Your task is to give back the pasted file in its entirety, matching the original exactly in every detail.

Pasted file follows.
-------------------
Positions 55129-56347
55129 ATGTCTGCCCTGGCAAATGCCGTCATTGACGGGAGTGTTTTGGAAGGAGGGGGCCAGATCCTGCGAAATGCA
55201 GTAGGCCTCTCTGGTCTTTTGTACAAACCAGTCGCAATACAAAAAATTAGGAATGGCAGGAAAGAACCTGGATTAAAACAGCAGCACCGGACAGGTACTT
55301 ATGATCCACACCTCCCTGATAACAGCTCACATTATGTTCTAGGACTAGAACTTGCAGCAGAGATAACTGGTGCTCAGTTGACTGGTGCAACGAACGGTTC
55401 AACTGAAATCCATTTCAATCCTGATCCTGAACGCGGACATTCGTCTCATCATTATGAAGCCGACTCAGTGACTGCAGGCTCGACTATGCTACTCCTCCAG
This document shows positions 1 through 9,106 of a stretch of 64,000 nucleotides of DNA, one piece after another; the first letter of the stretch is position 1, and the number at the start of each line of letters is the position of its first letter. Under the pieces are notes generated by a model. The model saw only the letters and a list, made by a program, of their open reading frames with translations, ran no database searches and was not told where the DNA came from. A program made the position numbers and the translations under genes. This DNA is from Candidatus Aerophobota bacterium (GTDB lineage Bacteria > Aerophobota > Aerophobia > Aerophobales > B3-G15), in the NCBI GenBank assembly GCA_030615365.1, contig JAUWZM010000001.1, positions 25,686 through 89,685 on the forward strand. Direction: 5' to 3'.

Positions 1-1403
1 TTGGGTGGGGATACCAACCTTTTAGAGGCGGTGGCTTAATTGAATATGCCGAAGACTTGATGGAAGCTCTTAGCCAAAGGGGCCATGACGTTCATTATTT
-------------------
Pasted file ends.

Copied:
Positions 55129-56347
55129 ATGTCTGCCCTGGCAAATGCCGTCATTGACGGGAGTGTTTTGGAAGGAGGGGGCCAGATCCTGCGAAATGCA
55201 GTAGGCCTCTCTGGTCTTTTGTACAAACCAGTCGCAATACAAAAAATTAGGAATGGCAGGAAAGAACCTGGATTAAAACAGCAGCACCGGACAGGTACTT
55301 ATGATCCACACCTCCCTGATAACAGCTCACATTATGTTCTAGGACTAGAACTTGCAGCAGAGATAACTGGTGCTCAGTTGACTGGTGCAACGAACGGTTC
55401 AACTGAAATCCATTTCAATCCTGATCCTGAACGCGGACATTCGTCTCATCATTATGAAGCCGACTCAGTGACTGCAGGCTCGACTATGCTACTCCTCCAG
This document shows positions 1 through 9,106 of a stretch of 64,000 nucleotides of DNA, one piece after another; the first letter of the stretch is position 1, and the number at the start of each line of letters is the position of its first letter. Under the pieces are notes generated by a model. The model saw only the letters and a list, made by a program, of their open reading frames with translations, ran no database searches and was not told where the DNA came from. A program made the position numbers and the translations under genes. This DNA is from Candidatus Aerophobota bacterium (GTDB lineage Bacteria > Aerophobota > Aerophobia > Aerophobales > B3-G15), in the NCBI GenBank assembly GCA_030615365.1, contig JAUWZM010000001.1, positions 25,686 through 89,685 on the forward strand. Direction: 5' to 3'.

Positions 1-1403
1 TTGGGTGGGGATACCAACCTTTTAGAGGCGGTGGCTTAATTGAATATGCCGAAGACTTGATGGAAGCTCTTAGCCAAAGGGGCCATGACGTTCATTATTT